So, in general, I try to keep the overall mood of this blog upbeat and fun, albeit a little cynical from time to time. Sorry to disappoint you guys, but today’s post is not upbeat and fun.
You see, I’m considering writing a memoir about my mom. For those of you who don’t know, she passed away from terminal lung cancer in June, 2011. For a long time I didn’t think I could ever write a memoir. Memoirs are reserved for people with much more tragic lives than I had: addicts, victims, and eccentrics (the last of which isn’t really “tragic,” but my point still more or less stands).
Who would anyone read a memoir on my relationship with my mom? I didn’t think it had a market.
And I still kind of don’t. I don’t know who would want to read up on the strange intricacies and oddities of a mother-daughter relationship that most likely mirrors all other mother-daughter relationships. The only thing my story has different is… well, an early death.
But all the same, just because I don’t know if there’s a market for it doesn’t mean I shouldn’t write it. Writing helps me come to terms with things that have happened, and it helps me understand my own emotions.
A lot of the time, I think about writing on the way home from work. Those few minutes in the car give me a little bit of time to gather my thoughts and get a bearing on what I want to say. Sometimes the writing I do in my own head is exponentially more powerful than anything I put down on paper. That’s what happened yesterday, and this is what came of it.
What follows is a creative nonfiction work about my Mom (I’ll write a post later determining the difference between “creative nonfiction” and other blog posts that are about my life).
* * *
In some ways, it’s easier now that she’s gone.
I had always imagined, in the nine long months from her diagnosis til her death, that it would be the opposite. I had always imagined that the years of my life beyond her passing would be full of emotional turmoil, depression, and tears. That’s how it worked, right? All those things running through my head had prepared me for the worst.
She won’t make it to my wedding.
She’ll never meet my children.
Who will I call when my husband is driving me so crazy I feel like giving up?
Now I’ll never learn how to make those chocolate covered cherries Dad’s always talking about.
Who will listen to me cry?
For nine months, I cried every day. I broke down every week. I lost my shit every month. For three quarters of one agonizing year, I couldn’t imagine things would get any more difficult, and they always did.
It’s in my lungs.
It’s in my lymph nodes.
Oh God, Mary, it’s in my brain.
Listening to my mom talk on the phone, every small instance of hope destroyed with more crushing bad news.
We can’t do radiation.
The chemo isn’t working.
They gave me two months.
I remember Mom talking about life and work and her garden and about almost anything other than her cancer. I remember talking about how she was worried about my sisters and her family and me. She never said she was worried about Dad, but I think that was only because she didn’t want to scare me any more than she already was.
And then one day she said, “You never cry in front of me. You kids never cry and I cry all the time. You are so strong.”
But she never saw me at home. She wasn’t there when I would get back from class and collapse against the door to my bedroom and let the tears flow silently down my face until they couldn’t fall anymore. She was never there when I would call my boyfriend and sob into the receiver until he said, “Sweetie, calm down, I’m coming over.” All she saw was the strong front I put on because I wanted her to know we could get through this. My family could get through this.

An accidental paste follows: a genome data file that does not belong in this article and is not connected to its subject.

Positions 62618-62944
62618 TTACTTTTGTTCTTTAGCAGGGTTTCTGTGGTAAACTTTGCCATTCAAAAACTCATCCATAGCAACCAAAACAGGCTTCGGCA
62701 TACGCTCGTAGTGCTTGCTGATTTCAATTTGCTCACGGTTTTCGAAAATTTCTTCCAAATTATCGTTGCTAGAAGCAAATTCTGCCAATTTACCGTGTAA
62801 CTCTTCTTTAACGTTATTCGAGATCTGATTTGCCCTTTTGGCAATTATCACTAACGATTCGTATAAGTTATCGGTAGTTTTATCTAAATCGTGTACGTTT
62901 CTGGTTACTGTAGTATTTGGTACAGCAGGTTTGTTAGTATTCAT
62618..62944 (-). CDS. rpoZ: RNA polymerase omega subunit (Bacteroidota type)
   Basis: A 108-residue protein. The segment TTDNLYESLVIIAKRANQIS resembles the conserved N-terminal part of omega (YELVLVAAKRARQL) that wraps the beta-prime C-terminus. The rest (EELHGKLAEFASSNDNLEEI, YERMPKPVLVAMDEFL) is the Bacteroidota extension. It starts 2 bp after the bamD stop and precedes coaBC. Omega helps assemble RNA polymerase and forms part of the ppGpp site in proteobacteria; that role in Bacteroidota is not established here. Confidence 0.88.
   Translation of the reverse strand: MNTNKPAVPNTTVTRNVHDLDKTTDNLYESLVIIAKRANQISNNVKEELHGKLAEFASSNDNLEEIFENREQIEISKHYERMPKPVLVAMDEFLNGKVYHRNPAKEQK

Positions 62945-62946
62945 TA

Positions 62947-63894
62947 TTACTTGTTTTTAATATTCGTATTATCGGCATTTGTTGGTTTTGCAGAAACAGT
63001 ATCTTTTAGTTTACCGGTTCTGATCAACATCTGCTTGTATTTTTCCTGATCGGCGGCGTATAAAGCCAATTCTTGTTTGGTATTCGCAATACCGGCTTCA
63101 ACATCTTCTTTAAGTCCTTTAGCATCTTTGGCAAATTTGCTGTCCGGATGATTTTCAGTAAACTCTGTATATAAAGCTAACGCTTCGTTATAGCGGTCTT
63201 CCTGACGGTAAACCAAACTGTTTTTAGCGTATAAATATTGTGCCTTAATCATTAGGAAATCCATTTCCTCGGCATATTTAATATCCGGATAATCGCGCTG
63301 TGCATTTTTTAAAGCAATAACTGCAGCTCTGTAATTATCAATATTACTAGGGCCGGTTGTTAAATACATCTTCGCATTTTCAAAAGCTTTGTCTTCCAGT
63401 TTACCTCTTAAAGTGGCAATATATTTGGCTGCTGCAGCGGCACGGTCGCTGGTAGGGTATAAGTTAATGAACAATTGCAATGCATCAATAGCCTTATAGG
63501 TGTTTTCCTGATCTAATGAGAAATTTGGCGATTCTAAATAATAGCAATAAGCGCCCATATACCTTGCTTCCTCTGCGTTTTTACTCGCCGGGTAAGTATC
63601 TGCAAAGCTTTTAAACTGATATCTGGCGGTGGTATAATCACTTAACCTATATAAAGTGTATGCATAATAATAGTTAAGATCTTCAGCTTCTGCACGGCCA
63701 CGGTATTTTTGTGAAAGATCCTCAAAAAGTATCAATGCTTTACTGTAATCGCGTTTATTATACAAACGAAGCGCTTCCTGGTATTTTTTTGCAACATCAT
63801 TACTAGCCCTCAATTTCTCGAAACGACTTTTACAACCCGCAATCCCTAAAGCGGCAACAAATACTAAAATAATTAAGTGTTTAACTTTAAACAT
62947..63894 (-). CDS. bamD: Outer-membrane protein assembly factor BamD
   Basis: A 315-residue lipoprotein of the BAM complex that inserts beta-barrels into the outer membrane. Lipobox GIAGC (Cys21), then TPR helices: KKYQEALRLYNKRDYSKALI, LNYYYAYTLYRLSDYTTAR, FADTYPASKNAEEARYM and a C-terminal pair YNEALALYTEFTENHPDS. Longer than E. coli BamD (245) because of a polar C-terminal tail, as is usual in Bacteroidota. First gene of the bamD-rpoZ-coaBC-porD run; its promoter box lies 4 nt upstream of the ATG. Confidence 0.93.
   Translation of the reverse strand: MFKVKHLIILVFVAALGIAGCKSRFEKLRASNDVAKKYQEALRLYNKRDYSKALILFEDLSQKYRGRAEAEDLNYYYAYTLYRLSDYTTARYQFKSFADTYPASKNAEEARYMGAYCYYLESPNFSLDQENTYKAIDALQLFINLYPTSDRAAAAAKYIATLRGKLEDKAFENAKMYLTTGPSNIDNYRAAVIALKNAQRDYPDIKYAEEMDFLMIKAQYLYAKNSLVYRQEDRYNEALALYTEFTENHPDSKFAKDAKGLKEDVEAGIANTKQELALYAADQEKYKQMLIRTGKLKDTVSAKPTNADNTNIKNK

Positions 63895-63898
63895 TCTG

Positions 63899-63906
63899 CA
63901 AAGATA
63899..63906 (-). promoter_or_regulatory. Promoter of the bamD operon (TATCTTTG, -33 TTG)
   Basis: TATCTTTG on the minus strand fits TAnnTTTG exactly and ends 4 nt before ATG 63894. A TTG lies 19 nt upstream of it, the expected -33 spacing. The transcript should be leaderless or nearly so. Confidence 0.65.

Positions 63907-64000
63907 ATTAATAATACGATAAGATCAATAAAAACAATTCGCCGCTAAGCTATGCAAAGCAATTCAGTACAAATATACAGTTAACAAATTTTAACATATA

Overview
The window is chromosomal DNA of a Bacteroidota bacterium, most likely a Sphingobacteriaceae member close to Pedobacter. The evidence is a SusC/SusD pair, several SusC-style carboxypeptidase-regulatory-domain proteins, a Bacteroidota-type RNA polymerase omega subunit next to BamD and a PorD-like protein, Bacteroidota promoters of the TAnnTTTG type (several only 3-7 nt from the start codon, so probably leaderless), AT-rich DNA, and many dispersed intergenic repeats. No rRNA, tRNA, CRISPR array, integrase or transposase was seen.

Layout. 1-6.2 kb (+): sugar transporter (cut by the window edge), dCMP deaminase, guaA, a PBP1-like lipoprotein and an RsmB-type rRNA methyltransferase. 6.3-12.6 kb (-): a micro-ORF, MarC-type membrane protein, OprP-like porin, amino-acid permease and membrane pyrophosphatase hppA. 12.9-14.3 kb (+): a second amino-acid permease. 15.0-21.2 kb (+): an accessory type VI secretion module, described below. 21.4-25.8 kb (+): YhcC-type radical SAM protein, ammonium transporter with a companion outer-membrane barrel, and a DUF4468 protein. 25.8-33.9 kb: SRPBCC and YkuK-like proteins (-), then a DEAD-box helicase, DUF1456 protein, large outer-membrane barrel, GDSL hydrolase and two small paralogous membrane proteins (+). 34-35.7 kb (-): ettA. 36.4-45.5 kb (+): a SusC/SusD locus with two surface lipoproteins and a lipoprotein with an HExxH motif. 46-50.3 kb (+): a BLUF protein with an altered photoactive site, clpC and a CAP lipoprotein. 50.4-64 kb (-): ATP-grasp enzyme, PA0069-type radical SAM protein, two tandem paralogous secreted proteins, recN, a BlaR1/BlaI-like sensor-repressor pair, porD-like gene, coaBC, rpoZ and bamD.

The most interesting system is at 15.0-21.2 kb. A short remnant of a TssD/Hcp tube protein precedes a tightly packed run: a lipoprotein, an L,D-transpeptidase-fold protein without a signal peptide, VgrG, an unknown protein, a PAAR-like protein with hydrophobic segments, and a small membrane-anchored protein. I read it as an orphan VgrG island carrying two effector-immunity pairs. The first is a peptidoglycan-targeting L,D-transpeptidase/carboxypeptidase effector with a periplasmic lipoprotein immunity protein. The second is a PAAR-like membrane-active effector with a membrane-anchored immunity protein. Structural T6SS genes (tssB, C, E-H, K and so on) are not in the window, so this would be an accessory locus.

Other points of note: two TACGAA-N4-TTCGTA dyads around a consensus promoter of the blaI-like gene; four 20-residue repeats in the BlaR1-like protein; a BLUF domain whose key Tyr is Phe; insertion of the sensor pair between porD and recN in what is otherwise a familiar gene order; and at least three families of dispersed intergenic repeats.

Every day was hard. And they got harder and harder until those last few moments, until I held her hand in mine and suddenly it wasn’t warm and firm like I was used to, but cold and so much older than I ever remembered. It got harder and harder until I heard her ask if I was there to take her blood pressure, and she held out her arm as though I were a nurse, coming in to see just how much time she had left.
It got harder and harder until Dad climbed into that hospital bed with her and they unplugged all the machines that were keeping her alive. Until I watched him cry into her hair for the last time and we all left the room because no one else was strong enough to watch that, and no one wanted to.
And he came out, and he told us she was gone.
And I spoke at the funeral, and I gave a eulogy I hardly remember.
And then it got easier.
It wasn’t about “what ifs” and “I can’t handle this” anymore. It wasn’t about possibility; it was about reality, and the reality was that every day the world kept spinning and I couldn’t sit there in that hospital room forever.
Suddenly, it wasn’t “I don’t know if I can go on,” It was “I’m going on.” I moved, and with every step things got better until now, two years later, I look back and wonder why I don’t break down as often as I thought I would, and why I don’t cry every day anymore, and why when I think of her, I don’t always have to stop and catch my breath as I blink into the sky to make my eyes dry out again.
And I want to say it’s because of her, that she made me stronger. In a way, that’s true. She taught us all to persevere, and that’s exactly what we’ve done.
But really, the fact is, the worst is behind us now. I will never have to hold her hand at three in the morning to stop her from trying to drink water that isn’t there from her oxygen mask. I will never have to look into her eyes and see the fear behind them as I try to explain to her that the doctors are going to ask if she wants a DNR, and that, oh God, please give them the code so you don’t have to suffer anymore.
The rest comes down to just putting one foot in front of the other and looking back only when it’s to make you smile.